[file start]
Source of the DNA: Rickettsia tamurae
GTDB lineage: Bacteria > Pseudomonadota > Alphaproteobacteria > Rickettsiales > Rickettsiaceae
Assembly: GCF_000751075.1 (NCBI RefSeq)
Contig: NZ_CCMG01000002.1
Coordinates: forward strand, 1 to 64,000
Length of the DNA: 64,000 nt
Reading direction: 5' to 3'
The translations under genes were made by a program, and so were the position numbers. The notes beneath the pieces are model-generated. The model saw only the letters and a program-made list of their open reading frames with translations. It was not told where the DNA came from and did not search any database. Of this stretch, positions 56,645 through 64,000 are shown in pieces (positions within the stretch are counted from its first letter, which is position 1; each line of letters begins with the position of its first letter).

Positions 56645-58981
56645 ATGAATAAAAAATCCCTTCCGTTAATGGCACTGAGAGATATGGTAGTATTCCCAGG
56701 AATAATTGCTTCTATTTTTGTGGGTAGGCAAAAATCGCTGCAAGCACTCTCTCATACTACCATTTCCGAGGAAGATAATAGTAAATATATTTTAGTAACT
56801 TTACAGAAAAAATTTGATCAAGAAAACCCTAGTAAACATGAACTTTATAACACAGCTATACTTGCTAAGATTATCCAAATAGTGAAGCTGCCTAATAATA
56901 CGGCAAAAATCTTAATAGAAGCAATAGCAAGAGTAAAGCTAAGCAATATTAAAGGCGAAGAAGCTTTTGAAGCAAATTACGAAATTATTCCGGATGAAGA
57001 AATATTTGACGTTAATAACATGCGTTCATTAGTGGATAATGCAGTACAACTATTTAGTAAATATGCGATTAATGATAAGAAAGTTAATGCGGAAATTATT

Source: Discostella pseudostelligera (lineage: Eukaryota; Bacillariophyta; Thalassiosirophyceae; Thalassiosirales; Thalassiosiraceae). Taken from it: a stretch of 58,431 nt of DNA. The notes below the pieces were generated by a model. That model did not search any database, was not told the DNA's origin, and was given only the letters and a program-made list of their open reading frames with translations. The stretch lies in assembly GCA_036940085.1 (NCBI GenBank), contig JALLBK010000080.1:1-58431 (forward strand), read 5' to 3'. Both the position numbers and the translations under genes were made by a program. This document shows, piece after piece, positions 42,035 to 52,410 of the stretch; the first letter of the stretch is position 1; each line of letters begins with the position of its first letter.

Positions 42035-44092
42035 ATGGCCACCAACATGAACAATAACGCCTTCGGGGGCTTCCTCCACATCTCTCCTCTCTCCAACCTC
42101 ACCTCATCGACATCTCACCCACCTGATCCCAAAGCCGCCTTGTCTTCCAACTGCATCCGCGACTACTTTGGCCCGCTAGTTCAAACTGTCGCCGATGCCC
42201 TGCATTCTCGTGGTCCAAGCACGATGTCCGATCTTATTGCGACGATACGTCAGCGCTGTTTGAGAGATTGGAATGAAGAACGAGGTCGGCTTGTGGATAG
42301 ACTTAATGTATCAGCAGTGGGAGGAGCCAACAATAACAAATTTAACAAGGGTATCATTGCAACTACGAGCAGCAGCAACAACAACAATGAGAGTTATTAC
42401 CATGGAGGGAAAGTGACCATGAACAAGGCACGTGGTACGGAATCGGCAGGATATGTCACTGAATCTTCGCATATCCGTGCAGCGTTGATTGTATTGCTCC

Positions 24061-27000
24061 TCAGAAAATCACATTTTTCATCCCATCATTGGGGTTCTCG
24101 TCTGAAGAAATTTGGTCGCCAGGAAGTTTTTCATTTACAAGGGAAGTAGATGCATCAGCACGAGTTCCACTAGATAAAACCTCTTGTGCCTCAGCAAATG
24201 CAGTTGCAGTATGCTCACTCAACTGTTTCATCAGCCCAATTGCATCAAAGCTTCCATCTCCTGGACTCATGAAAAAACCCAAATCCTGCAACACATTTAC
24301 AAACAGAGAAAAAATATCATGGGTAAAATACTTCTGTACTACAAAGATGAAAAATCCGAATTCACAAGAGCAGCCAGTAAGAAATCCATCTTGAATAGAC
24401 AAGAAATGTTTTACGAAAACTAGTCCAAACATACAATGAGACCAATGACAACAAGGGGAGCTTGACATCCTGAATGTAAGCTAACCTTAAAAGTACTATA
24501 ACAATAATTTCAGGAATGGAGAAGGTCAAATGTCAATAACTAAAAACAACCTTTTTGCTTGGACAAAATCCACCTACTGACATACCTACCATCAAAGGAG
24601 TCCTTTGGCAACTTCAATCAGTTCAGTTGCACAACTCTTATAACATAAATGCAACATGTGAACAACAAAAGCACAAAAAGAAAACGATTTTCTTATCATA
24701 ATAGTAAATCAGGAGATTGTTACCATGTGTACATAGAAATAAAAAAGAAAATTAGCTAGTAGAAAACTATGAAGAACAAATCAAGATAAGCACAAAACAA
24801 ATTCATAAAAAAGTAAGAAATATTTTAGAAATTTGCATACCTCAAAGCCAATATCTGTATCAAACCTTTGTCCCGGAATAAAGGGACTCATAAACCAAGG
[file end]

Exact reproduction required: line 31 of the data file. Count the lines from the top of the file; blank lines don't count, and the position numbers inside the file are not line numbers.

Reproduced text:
24801 ATTCATAAAAAAGTAAGAAATATTTTAGAAATTTGCATACCTCAAAGCCAATATCTGTATCAAACCTTTGTCCCGGAATAAAGGGACTCATAAACCAAGG